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St. James Parish, LA — A smaller version of Standing Rock is unfolding in Louisiana this year and videos are surfacing showing just how violent it has become. However, the turnout is much smaller thanks to a law signed by Louisiana governor John Edwards earlier this year that cracks down on protesters.

In Louisiana a pipeline by Energy Transfer Partners (ETP), the same people behind the Dakota Access Pipeline (DAPL) is currently under construction. Named the Bayou Bridge Pipeline (BBP), this project is receiving a similar reaction by activists attempting to protect the water ways of Louisiana from the spills associated with their construction and use.

Over the last month, several arrests have been reported along areas of the pipeline construction. Activists are sitting in trees or blocking bulldozers clearing a path for the pipeline. For those who remember the notorious DAPL protests, enforcement and removal of protesters began with private security. It appears the same is happening in Louisiana, but to a different scale.

Ken Pastorick, a spokesman for the Louisiana Department of Public Safety and Corrections, said the arrests were conducted by off-duty officers who were working for Hub Enterprises, a private security company. The officers were in their public uniforms and armed at the time, but they were working for the private company.

The arrests follow a recent bill signed into law in May but only recently went into effect on August 1.

Dozens of bills and executive orders have been enacted across the country which criminalize—including felony charges—the activities carried out by activists attempting to block fossil fuel projects.

On Tuesday, the enforcement of the new law came to a head and was captured on video as four "water protectors" were violently arrested for what they considered peaceful protest on public property.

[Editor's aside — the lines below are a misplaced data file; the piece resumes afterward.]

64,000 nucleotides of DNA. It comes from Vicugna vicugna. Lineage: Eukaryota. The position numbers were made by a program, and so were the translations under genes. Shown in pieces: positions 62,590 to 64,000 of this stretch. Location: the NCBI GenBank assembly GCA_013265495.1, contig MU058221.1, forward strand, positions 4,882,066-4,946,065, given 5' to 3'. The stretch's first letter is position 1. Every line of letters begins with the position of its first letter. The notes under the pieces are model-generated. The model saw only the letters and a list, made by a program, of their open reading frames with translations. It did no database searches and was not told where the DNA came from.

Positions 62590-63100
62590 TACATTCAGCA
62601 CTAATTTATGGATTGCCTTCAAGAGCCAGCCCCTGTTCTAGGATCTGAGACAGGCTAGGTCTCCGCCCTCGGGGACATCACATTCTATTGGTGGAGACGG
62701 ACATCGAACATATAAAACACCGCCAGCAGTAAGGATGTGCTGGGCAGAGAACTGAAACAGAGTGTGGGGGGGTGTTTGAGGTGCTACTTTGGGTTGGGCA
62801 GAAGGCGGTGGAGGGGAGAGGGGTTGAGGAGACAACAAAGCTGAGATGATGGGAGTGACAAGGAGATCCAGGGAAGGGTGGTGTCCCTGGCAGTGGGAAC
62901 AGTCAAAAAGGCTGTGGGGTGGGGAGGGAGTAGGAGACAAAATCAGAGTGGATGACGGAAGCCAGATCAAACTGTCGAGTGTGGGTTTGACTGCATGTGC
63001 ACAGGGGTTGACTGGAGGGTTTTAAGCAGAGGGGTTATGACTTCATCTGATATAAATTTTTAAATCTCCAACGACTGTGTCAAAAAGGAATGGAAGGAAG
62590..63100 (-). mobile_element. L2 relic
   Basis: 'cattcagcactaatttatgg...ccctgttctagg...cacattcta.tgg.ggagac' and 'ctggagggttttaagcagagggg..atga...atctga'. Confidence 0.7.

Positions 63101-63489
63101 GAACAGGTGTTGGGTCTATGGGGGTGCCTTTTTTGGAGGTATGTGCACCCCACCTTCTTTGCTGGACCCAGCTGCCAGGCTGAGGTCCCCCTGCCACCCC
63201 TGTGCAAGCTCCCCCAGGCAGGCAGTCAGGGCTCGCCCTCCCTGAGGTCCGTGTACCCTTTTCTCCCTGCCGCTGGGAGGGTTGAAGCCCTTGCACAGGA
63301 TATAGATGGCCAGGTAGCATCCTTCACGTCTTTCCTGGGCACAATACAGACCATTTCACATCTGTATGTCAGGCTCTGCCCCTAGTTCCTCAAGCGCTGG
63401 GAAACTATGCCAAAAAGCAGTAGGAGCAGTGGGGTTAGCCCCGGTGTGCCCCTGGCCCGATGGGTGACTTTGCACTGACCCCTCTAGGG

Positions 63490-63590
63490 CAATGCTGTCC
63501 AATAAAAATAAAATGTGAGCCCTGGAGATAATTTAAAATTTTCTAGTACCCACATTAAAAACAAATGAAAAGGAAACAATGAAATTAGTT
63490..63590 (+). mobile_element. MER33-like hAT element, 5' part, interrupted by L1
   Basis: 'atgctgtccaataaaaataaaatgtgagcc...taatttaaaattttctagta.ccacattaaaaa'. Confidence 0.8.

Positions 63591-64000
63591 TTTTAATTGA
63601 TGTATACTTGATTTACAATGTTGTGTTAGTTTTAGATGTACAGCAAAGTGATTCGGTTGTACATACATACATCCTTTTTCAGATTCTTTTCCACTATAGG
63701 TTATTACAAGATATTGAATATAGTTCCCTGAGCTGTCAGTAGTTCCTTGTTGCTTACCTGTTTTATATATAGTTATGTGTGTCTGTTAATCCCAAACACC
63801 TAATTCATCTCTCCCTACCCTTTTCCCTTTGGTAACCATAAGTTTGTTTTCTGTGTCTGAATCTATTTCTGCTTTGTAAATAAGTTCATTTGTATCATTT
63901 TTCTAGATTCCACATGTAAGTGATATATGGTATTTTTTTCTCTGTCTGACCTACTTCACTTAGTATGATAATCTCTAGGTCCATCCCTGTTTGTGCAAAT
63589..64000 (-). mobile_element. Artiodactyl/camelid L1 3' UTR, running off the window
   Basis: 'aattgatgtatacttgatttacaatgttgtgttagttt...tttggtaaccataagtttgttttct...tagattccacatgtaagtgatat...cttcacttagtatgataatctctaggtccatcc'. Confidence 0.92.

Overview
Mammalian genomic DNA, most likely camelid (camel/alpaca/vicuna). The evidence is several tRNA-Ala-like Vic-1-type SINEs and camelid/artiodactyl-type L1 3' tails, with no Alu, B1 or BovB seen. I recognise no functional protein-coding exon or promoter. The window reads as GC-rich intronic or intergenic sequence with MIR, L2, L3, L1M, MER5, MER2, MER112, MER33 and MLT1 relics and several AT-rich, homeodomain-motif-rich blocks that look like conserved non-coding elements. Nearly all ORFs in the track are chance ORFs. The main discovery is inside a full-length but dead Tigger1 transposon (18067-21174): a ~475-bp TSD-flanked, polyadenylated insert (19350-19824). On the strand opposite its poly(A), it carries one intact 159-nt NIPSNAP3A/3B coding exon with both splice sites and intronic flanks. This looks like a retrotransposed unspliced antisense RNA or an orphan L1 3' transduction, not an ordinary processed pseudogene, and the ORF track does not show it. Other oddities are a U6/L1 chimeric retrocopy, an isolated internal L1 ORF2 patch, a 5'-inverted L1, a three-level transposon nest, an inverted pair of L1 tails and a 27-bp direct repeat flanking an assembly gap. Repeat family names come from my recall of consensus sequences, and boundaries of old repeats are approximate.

As Democracy Now reported:

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And in Louisiana, police arrested four people Tuesday as they held a peaceful sit-in protest at a construction site for the 163-mile Bayou Bridge pipeline. The pipeline is being built by Energy Transfer Partners, the same company behind the controversial Dakota Access pipeline. All four of those arrested Tuesday face felony charges under a harsh new anti-protest law signed by Louisiana’s governor earlier this year. This is water protector Cherri Foytlin, speaking as she was tackled and arrested by police.

The protest was led by Cherri Foytlin, who according to the Nation is Din’e, Cherokee, and Latina, the mother of six children ages 10 to 21, and lives in Rayne, Louisiana. She is one of a council of four indigenous women who lead an activist camp here called L’Eau Est La Vie (Water is Life).

Over Labor Day weekend, over 50 people, mostly Native Americans turned out to protest the construction of the BBP. For the most part, the protesters had little to no interaction with police. However, on Tuesday, all that changed.

As the group conducted a sit-in at a construction site for the 163 mile long pipeline, police moved in and arrested four of the people involved. One of them was Foytlin whose disturbing arrest was captured on video.

As the video below shows, fellow protesters are pleading with police or private security to "stop choking her."

Just before the video ends, the camera zooms in on Foytlin's face who issues a call to action for other potential activists:

“We need you here now. We need you now! Help!”

Bayou Bridge pipeline protesters arrested, tackled

Police tackled and arrested peaceful protesters in Louisiana Tuesday as they conducted a sit-in at a construction site for the 163-mile Bayou Bridge pipeline. All four of those arrested Tuesday face felony charges under a harsh new anti-protest law in Louisiana.

Posted by Democracy Now! on Thursday, September 6, 2018